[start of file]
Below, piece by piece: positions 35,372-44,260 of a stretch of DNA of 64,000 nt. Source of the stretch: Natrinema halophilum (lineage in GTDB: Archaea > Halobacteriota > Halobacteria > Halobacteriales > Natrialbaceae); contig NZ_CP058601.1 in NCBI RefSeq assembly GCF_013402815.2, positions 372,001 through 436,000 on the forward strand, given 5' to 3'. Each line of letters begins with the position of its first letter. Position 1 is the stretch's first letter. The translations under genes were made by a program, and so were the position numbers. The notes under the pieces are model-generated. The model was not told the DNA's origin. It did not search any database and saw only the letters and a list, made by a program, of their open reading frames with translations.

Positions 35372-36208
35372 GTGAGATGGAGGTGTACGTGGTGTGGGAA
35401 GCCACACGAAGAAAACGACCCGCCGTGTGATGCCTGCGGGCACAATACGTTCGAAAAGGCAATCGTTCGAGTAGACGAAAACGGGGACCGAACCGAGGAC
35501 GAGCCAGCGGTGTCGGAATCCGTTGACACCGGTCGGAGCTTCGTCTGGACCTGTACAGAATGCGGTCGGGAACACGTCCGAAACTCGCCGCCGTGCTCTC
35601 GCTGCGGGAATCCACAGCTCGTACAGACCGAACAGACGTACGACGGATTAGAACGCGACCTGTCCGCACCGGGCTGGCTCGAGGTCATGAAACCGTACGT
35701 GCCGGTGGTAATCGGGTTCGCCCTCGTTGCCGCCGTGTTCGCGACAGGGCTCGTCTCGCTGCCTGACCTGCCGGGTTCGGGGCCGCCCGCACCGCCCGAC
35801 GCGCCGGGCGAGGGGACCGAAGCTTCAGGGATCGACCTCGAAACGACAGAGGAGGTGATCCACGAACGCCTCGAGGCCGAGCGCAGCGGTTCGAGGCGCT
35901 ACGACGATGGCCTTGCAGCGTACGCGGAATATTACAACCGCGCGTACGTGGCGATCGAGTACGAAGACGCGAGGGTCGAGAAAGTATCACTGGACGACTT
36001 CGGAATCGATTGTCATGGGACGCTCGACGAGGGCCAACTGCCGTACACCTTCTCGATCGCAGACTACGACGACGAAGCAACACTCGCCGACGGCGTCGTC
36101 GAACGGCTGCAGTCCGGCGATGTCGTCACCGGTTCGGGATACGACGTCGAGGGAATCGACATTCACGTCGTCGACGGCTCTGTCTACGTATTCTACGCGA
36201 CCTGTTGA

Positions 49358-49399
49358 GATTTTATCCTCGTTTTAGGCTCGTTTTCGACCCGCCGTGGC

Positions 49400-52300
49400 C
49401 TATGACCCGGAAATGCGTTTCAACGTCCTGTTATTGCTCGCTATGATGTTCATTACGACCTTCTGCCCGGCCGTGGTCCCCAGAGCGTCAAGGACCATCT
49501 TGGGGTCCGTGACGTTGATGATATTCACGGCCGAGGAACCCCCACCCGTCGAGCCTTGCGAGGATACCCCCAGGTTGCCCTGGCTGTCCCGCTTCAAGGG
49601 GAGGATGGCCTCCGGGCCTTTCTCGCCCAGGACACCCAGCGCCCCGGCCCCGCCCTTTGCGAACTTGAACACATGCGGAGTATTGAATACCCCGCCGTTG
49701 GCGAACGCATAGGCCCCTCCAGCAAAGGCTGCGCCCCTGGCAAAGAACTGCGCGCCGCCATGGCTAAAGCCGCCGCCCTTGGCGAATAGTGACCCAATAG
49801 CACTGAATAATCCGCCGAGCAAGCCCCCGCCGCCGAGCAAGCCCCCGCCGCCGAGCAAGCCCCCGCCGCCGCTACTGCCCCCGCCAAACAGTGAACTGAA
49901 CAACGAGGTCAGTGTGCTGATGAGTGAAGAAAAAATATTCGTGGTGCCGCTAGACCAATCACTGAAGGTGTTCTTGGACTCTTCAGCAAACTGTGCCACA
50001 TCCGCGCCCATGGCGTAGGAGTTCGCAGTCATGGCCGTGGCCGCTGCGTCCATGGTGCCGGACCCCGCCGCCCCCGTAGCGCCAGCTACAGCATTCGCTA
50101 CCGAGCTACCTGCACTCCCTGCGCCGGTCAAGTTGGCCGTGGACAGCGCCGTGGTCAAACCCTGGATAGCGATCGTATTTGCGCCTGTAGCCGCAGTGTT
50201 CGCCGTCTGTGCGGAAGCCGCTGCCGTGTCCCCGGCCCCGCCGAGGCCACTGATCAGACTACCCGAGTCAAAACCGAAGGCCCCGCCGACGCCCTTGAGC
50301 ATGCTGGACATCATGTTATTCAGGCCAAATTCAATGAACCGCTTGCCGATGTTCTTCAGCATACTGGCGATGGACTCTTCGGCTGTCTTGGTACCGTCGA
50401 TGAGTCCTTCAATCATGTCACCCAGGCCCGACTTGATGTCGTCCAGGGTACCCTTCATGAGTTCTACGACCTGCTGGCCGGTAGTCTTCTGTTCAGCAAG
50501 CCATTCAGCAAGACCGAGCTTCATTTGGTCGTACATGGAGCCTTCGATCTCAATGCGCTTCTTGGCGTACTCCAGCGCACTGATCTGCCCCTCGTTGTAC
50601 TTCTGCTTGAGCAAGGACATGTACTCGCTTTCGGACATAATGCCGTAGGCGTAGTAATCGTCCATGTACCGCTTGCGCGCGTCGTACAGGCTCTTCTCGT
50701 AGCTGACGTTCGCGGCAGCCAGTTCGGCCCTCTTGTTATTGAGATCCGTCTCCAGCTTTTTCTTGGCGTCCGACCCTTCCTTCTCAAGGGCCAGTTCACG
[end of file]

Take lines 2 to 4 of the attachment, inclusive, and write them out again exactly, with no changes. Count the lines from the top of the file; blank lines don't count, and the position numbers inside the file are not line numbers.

Positions 35372-36208
35372 GTGAGATGGAGGTGTACGTGGTGTGGGAA
35401 GCCACACGAAGAAAACGACCCGCCGTGTGATGCCTGCGGGCACAATACGTTCGAAAAGGCAATCGTTCGAGTAGACGAAAACGGGGACCGAACCGAGGAC